quinta-feira, janeiro 20, 2011

Construir a cadeia de valor do futuro (parte I)

A versão online da revista McKinsey Quarterly inclui um artigo "Building the supply chain of the future" que exemplifica, com um caso concreto, o que procuramos divulgar neste blogue.
Reparem como tudo está em linha com o que escrevemos neste blogue e como há uma oportunidade de futuro para a indústria europeia.
"A US-based consumer durables manufacturer was losing ground to competitors because of problems with its legacy supply chain. Years before, the company—like many global manufacturers—had sent the lion’s share of its production to China while maintaining a much smaller presence in North America to stay close to the majority of its customers. One legacy of the move: all of its plants, relying on a unified production-planning process, essentially manufactured the full range of its thousands of products and their many components.
Now, however, increasingly volatile patterns of customer demand, coupled with product proliferation in the form of hundreds of new SKUs each year, were straining the company’s supply chain to the point where forecasting- and service-related problems were dissatisfying key customers. (Moi ici: A chave da mudança passa pelo aumento da incerteza, resultado de um aumento da diversidade - Mongo rules - cada vez mais SKUs, cada vez mais volatilidade nos pedidos dos clientes)
In response, the company examined its portfolio of products and components along two dimensions: the volatility of demand for each SKU it sold and the overall volume of SKUs produced per week.
... the company began rethinking its supply chain configuration." (Moi ici: As associações deviam estar a preparar os seus associados para o regresso dos clientes que foram para a China, a explicar-lhes o porquê, a preparar os argumentos de negociação... sem isso, vão receber o regresso dos clientes como mendigos e, assim, deixar muito dinheiro em cima da mesa)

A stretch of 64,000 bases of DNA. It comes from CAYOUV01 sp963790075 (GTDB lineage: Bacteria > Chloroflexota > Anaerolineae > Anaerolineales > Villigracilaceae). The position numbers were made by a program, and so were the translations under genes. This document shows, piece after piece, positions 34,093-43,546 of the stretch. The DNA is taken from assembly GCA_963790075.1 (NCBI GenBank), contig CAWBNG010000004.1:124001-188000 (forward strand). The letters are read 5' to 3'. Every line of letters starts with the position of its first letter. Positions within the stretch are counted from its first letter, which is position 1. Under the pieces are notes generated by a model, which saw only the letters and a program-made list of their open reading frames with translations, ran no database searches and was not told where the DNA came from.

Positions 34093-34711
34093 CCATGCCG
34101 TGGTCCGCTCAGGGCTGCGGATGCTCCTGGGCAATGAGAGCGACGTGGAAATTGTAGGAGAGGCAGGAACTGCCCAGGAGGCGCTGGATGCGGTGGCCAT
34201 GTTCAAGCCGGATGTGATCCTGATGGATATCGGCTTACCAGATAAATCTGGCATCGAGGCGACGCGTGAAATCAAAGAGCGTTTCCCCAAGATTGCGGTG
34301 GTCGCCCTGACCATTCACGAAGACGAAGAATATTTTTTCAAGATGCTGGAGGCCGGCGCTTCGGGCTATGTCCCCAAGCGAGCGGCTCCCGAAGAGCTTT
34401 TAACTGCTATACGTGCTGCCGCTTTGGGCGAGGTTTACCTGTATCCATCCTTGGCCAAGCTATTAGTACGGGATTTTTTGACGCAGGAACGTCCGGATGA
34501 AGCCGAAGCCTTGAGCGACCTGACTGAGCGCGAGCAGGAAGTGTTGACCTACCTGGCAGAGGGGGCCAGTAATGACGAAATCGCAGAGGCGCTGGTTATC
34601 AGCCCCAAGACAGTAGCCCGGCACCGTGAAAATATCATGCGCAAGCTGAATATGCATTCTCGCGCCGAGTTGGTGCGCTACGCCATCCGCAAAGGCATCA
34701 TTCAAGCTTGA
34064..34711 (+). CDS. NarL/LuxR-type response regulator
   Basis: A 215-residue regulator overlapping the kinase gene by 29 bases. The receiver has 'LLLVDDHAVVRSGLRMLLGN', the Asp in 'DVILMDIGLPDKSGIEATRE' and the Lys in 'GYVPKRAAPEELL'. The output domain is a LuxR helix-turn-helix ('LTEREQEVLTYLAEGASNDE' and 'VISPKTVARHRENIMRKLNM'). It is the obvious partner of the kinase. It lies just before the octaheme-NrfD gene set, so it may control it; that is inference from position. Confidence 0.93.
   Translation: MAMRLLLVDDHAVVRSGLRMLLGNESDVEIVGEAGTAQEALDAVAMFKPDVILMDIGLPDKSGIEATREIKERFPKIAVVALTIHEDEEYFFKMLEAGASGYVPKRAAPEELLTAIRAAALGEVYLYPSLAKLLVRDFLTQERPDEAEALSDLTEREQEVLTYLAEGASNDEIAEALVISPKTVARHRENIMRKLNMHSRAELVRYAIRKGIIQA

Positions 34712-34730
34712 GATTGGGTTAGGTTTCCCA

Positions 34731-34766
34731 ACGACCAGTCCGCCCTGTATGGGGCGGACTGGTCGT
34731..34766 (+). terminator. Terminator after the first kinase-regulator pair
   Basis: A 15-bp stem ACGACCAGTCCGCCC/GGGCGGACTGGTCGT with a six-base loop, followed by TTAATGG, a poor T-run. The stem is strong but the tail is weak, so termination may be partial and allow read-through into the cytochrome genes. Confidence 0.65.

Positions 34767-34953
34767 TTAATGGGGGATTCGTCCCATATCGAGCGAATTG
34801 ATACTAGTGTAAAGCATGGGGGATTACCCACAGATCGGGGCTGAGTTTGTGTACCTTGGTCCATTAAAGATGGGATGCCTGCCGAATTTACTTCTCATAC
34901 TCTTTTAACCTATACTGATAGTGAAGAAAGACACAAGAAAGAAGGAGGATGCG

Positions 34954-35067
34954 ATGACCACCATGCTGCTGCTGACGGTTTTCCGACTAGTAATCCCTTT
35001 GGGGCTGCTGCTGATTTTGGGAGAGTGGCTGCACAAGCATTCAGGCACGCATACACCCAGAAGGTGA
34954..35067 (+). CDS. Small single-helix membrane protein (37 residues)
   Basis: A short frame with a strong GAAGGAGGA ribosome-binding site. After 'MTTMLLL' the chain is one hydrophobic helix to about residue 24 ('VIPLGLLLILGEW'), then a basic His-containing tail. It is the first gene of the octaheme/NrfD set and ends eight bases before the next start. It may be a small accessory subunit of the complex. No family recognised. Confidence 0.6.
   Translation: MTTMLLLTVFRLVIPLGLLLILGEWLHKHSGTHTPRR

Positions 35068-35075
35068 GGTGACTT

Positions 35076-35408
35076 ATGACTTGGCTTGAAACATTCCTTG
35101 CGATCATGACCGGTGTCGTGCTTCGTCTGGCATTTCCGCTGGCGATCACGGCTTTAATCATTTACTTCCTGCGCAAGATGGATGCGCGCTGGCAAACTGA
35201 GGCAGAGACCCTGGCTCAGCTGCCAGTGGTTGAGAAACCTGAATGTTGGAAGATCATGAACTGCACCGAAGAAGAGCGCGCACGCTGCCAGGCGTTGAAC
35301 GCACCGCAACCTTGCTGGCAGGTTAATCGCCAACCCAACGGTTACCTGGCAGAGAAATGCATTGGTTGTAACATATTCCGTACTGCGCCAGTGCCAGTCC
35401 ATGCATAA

"Ultimately, the company decided to split its one-size-fits-all supply chain into four distinct splinters.
For high-volume products with relatively stable demand (less than 10 percent of SKUs but representing the majority of revenues), the company kept the sourcing and production in China. (Moi ici: O negócio é quantidade, quantidade e estabilidade, escala e volume.)
Meanwhile, the facilities in North America became responsible for producing the rest of the company’s SKUs, including high- and low-volume ones with volatile demand (assigned to the United States) and low-volume, low-demand-volatility SKUs (divided between the United States and Mexico). (Moi ici: E agora este ponto que se segue... é fundamental para a indústria europeiaRamping up production in a higher-cost country such as the United States made economic sense even for the low-volume products because the company could get them to market much faster, minimize lost sales, and keep inventories down for many low-volume SKUs. Moreover, the products tended to require more specialized manufacturing processes (in which the highly skilled US workforce excelled) and thus gave the company a chance to differentiate itself in a crowded market.
However, the company didn’t just reallocate production resources. In tandem, it changed its information and planning processes significantly. For the portfolio’s most volatile SKUs (the ones now produced in the United States), the company no longer tried to predict customer demand at all, choosing instead to manufacture directly to customer orders. Meanwhile, managers at these US plants created a radically simplified forecasting process to account for the remaining products—those with low production runs but more stable demand.
For overseas operations, the company continued to have its Chinese plants produce finished goods on the basis of long-run forecasts, as they had done before. The forecasts were now better, though, because planners were no longer trying to account in their models for the “noise” caused by the products with highly volatile demand.
Together, the changes helped the company reduce its sourcing and manufacturing complexity and to lower its cost of goods sold by about 15 percent. Meanwhile, it improved its service levels and shortened lead times to three days, from an average of ten. Quality also improved across the company’s full range of products."
Está cá tudo o que falamos e escrevemos neste blogue:

  • Mongo e a diversidade!
  • Volatilidade e a rapidez e a flexibilidade
  • Só fica a faltar a subida dos salários na Ásia e do custo dos transportes.

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